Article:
Italy has achieved its basic objective in the Enrica Lexie-St. Antony matter . All through this sorry saga, it wanted its two marines, Massimiliano Latorre and Salvatore Girone, to stand trial for killing two Indian fishermen, Ajeesh Pink and Valentine Jelastine, not in India but in Italy. The marines were part of a security contingent on the Enrica Lexie, an Italian commercial oil tanker while Pink and Valentine were on the Indian fishing boat, St. Antony. The incident took place on February 15, 2012, in India’s Contiguous Zone, 20.5 nautical miles off the Kerala coast.
Present and past
The operative part of the Annex VII arbitral tribunal’s decision, made public last week, on July 2, 2020, gave Italy full satisfaction on this crucial point although in a split 3-2 verdict, and on shaky grounds. The tribunal, established by the International Tribunal for the Law of the Sea (ITLOS) under the provisions of the United Nations Convention on the Law of the Sea (UNCLOS), held that the marines were “entitled to immunity in relation to the acts that they committed during the incident of 15 February, 2012, and that India is precluded from exercising its jurisdiction over the Marines”. India had opposed Italy’s request for an arbitral tribunal but ITLOS ruled in Italy’s favour.
Editorial | Lessons for India: On Italian marines case
ITLOS had asked both countries to “suspend all court proceedings” and “refrain from initiating new ones” that may “aggravate the dispute” or prevent the implementation of the Arbitral Tribunal’s decision. Accordingly, the judicial proceedings against the Italian marines in India were suspended. In May 2016, the Supreme Court of India allowed Girone who was on bail in India to return to Italy pending the decision of the Tribunal; Lattore was already there because of medical reasons.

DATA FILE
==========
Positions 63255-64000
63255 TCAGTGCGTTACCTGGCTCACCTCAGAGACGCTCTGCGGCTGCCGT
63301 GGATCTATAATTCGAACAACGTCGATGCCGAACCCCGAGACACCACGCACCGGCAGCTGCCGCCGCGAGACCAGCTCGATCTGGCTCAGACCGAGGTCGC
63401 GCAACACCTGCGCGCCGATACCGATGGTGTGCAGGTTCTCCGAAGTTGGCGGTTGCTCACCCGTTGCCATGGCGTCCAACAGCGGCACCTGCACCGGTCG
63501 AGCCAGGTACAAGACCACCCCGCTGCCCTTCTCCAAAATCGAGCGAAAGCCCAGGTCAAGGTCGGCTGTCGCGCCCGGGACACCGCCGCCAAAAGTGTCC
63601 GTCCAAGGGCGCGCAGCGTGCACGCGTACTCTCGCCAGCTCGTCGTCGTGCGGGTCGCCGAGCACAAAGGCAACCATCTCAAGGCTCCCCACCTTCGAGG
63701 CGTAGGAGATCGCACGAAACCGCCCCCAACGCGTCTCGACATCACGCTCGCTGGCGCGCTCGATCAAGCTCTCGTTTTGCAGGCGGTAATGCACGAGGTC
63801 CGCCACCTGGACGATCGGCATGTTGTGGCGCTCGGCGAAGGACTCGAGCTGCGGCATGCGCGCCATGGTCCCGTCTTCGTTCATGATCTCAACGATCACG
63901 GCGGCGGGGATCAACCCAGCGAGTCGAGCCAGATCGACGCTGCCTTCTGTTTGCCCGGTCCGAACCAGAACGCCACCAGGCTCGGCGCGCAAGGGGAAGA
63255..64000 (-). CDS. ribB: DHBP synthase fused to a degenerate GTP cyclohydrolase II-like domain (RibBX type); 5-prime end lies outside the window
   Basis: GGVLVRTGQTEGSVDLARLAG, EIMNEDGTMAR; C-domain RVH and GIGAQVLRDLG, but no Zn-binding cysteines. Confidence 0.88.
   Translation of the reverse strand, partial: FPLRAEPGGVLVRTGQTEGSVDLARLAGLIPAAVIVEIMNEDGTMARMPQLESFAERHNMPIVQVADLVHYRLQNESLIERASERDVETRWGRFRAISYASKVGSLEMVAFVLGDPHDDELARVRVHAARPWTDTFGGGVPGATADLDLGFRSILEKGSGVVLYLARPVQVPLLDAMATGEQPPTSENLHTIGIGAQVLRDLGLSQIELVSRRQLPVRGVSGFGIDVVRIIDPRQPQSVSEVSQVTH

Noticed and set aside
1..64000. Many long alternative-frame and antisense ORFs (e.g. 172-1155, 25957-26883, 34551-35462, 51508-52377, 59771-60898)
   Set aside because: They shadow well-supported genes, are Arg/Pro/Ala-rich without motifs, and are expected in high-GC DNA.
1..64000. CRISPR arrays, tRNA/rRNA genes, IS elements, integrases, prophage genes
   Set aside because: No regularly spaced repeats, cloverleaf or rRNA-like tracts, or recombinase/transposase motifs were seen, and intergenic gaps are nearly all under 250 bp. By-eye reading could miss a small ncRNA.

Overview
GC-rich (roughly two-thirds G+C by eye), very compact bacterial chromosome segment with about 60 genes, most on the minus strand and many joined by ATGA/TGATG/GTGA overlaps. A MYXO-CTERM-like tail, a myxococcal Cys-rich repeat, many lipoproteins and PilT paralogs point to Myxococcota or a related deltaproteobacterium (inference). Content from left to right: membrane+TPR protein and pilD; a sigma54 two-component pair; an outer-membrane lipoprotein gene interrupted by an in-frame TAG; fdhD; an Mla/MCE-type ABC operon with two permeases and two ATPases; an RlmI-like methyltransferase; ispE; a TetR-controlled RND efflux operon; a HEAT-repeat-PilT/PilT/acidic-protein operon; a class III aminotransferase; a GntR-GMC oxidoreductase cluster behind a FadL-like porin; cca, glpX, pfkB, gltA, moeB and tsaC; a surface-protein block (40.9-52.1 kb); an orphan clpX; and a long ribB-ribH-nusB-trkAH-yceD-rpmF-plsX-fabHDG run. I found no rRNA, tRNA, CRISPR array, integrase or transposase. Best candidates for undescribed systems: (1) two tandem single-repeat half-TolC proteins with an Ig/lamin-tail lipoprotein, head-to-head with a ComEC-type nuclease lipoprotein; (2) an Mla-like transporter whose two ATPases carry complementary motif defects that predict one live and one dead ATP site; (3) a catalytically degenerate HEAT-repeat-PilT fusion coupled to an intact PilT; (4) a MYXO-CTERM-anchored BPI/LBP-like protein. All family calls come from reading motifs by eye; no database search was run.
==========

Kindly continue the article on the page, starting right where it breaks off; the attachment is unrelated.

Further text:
The small print
Italy will now continue with the case it had registered against Lattore and Girone. It is highly unlikely though that any Italian court will convict Lattore and Girone for Pink and Valentine’s unjustified killing. The reported humanitarian assistance that the Italian authorities gave their families can never be taken as justice for the lives snuffed out by two trigger-happy members of the Italian armed forces who, without any justification, considered the fishing boat to be a pirate skiff.
Only the operative portion of the tribunal’s award is available till now. The detailed award is being scrutinised by India and Italy for redactions of those portions either country feels are confidential, and therefore cannot be publicly disclosed. Besides, the tribunal’s hearing, except for the opening statements of the two countries’ agents, was held confidentially. It is unlikely then that Italy would allow facts prejudicial to its version to be made open. The legal points on the jurisdiction of the two countries to try the marines and the immunity issue should become available hopefully somewhat soon. They would enable a full assessment to be made of the reasoning adopted by the majority to reach its conclusions on these important issues.
Also read | Enrica Lexie verdict leaves fishers enraged
The Ministry of External Affairs statement on the award notes “The Tribunal observed that India and Italy had concurrent jurisdiction over the incident and a valid legal basis to institute criminal proceedings against the marines.” Prima facie then the tribunal should have allowed the case to continue in India for the victims were Indians and the Enrica Lexie came voluntarily to India and after investigations a case was lodged against Lattore and Girone. It is noteworthy that the tribunal did not accept Italy’s charge that India brought the Italian oil tanker by a ruse to Kochi. Clearly, however, the tribunal majority found a way to ensure that the case should continue in Italy by agreeing with the Italian plea that the marines had immunity for they were state officials.